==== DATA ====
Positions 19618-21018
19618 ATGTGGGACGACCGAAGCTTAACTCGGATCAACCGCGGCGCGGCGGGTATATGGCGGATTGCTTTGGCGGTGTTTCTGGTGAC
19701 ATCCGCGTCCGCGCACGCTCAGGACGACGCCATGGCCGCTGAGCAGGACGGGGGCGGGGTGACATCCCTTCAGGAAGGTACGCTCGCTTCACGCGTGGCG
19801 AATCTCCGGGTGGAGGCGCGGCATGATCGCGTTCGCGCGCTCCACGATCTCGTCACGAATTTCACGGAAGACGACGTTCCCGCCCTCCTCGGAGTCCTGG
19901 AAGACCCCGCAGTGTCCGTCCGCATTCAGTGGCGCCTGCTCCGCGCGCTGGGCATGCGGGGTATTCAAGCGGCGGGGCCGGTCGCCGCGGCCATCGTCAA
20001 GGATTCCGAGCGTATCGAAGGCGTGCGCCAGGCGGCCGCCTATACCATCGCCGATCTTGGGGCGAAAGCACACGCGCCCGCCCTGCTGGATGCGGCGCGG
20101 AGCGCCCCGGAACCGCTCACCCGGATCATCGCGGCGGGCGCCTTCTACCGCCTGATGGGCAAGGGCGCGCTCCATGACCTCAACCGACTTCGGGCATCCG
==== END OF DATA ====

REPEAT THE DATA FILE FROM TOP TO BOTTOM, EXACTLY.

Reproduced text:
Positions 19618-21018
19618 ATGTGGGACGACCGAAGCTTAACTCGGATCAACCGCGGCGCGGCGGGTATATGGCGGATTGCTTTGGCGGTGTTTCTGGTGAC
19701 ATCCGCGTCCGCGCACGCTCAGGACGACGCCATGGCCGCTGAGCAGGACGGGGGCGGGGTGACATCCCTTCAGGAAGGTACGCTCGCTTCACGCGTGGCG
19801 AATCTCCGGGTGGAGGCGCGGCATGATCGCGTTCGCGCGCTCCACGATCTCGTCACGAATTTCACGGAAGACGACGTTCCCGCCCTCCTCGGAGTCCTGG
19901 AAGACCCCGCAGTGTCCGTCCGCATTCAGTGGCGCCTGCTCCGCGCGCTGGGCATGCGGGGTATTCAAGCGGCGGGGCCGGTCGCCGCGGCCATCGTCAA
20001 GGATTCCGAGCGTATCGAAGGCGTGCGCCAGGCGGCCGCCTATACCATCGCCGATCTTGGGGCGAAAGCACACGCGCCCGCCCTGCTGGATGCGGCGCGG
20101 AGCGCCCCGGAACCGCTCACCCGGATCATCGCGGCGGGCGCCTTCTACCGCCTGATGGGCAAGGGCGCGCTCCATGACCTCAACCGACTTCGGGCATCCG